Financial Daily from THE HINDU group of publications
Monday, Apr 08, 2002
Info-Tech - Telecommunications
Corporate - Performance
Outstandings at Rs 4,867 cr -- Bills unpaid hang over BSNL, MTNL
NEW DELHI, April 7
DON'T be surprised if the largest basic telecom companies in the country - Bharat Sanchar Nigam Ltd (BSNL) and Mahanagar Telephone Nigam Ltd (MTNL) - start bleeding in the next couple of years.
As per the latest estimates available with the Department of Telecommunications (DoT), even while their average revenues per month have been steadily falling, the total outstanding dues of their subscribers have touched a huge Rs 4,867 crore.
While the outstandings from BSNL subscribers are understandably higher at Rs 3,791 crore, it being the incumbent operator all over the country except Mumbai and Delhi, MTNL, which operates in these two metros, is owed Rs 1,076 crore by its subscribers.
To top it, the average revenue per month per line of BSNL is down at Rs 650.59 from Rs 676.08 in the previous year. Similarly for MTNL, the average revenue has declined to Rs 1,055.95 from Rs 1,059.68.
According to official sources, the estimates submitted by BSNL showed that the largest group of defaulters were individual subscribers with outstandings of Rs 3,506 crore, followed by State Governments (Rs 217 crore), the Union Government (Rs 48 crore) and the defence organisations (Rs 19 crore).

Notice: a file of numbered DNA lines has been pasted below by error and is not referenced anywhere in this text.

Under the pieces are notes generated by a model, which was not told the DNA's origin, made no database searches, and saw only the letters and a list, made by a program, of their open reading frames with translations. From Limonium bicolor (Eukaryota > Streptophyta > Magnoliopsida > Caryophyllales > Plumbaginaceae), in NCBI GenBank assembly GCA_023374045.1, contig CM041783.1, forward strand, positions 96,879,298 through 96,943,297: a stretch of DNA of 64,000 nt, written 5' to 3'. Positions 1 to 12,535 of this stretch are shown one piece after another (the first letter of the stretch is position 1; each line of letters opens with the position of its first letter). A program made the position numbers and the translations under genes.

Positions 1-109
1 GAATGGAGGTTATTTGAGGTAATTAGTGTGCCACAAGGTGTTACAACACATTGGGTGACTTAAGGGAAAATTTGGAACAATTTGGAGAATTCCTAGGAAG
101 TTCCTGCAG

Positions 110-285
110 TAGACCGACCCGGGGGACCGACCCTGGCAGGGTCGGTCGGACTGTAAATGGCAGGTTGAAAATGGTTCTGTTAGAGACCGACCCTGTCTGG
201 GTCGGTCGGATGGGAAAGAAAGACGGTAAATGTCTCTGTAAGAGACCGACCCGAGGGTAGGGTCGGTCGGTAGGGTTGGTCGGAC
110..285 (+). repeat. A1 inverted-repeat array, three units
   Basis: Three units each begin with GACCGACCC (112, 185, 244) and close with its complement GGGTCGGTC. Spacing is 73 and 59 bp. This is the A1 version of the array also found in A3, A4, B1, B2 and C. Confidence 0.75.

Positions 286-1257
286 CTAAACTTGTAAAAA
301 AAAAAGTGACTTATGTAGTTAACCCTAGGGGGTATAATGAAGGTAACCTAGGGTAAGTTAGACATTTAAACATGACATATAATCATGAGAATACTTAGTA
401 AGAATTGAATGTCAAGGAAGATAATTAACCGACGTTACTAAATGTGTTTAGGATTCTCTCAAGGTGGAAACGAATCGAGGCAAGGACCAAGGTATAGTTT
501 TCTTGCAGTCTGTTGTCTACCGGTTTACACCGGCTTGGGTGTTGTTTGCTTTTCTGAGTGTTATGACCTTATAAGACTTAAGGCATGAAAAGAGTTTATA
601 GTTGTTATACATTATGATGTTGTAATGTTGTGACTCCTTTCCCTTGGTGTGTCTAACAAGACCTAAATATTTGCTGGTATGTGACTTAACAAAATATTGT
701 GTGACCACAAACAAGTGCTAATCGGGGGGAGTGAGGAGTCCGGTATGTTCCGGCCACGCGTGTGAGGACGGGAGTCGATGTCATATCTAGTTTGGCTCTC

MTNL's list was topped by, again, private subscribers at Rs 1,076 crore, the Union Government (Rs 18 crore), defence organisations (Rs 5 crore) and State Governments (Rs 4 crore).
What was even the more alarming, they pointed out, was that more than 30 per cent of BSNL outstandings (Rs 1,154 crore) and 53 per cent of MTNL's (Rs 580 crore) were more than two years old.
While both the companies claimed that all efforts were being made to recover these dues, the statistics did not indicate so, they said.
The various steps being taken by them include constant telephonic reminders, disconnection of phones, deployment of telephone revenue inspectors and field staff, recovery suits, setting up of liquidation boards and even the use of other Government machinery such as the police and revenue department. Incentives were also being offered to the staff to help in this process.
Significantly, the sources noted that these estimates were based on collections up to December 2001. There is a time lag of three months, before the companies collate their quarterly statistics.
If you keep in mind the fact that STD rates have been slashed by 60 per cent from mid-January 2002, the picture gets only worse. The average revenues of BSNL and MTNL have invariably come down, with volumes not keeping pace with the price cuts; though to what extent it is not yet clear.
The final estimates for the last quarter of the year 2001-02 will be available only by June. That's when the real extent of damage could be assessed, the sources said.
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